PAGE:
The satellite security blind spot: what it means for paramedics on the frontline
Sunday, April 2, 2017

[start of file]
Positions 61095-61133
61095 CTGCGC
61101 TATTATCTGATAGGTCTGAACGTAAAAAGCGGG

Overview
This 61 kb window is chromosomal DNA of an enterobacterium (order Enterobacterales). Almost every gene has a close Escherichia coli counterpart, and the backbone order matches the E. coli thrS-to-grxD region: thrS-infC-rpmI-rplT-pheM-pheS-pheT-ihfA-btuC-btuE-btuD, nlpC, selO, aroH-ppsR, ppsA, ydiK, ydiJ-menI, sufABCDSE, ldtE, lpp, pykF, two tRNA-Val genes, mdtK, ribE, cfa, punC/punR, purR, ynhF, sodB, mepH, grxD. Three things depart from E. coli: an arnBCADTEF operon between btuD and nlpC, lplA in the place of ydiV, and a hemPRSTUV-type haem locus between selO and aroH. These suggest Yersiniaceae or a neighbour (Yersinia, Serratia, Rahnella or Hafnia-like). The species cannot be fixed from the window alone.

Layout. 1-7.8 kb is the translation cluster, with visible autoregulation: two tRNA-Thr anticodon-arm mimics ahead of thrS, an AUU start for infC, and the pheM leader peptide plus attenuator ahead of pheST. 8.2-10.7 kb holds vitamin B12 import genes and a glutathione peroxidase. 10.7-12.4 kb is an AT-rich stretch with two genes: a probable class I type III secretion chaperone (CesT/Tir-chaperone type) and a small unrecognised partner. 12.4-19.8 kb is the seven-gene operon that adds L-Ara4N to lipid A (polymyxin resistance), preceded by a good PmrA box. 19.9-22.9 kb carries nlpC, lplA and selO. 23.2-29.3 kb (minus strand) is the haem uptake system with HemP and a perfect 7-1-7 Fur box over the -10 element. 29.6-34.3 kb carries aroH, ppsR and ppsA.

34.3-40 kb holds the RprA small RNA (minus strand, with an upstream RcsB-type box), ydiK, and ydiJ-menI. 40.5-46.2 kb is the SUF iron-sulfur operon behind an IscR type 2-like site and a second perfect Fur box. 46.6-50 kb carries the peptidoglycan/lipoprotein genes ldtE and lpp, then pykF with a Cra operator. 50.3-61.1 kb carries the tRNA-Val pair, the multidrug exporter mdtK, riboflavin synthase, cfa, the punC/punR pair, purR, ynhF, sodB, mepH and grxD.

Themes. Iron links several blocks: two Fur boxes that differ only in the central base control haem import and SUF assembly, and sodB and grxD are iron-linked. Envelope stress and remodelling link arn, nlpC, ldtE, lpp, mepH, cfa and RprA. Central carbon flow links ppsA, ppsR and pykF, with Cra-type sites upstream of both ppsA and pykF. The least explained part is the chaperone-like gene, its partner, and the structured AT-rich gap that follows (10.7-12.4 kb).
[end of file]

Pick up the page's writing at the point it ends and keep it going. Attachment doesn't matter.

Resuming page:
Over the course of the next 3 years, the UK's emergency services will be switching over to state-of-the-art handset and vehicle-mounted communication devices, operating on a private 4G network. Part of the Emergency Services Mobile Communications Programme (ESMCP), this new equipment can provide increased resilience and security across all communication channels and navigation devices used by frontline emergency services in the UK. In addition, new services and applications will be launched, which improve the function, efficiency and safety of the emergency services. However, the nature of the security landscape for these technologies and services is evolving rapidly. Their reliance on Global Navigation Satellite Systems (GNSS) to deliver location data to users of the ESMCP leaves them open to outside interference. Unless properly addressed and mitigated, these threats could pose a critical risk.
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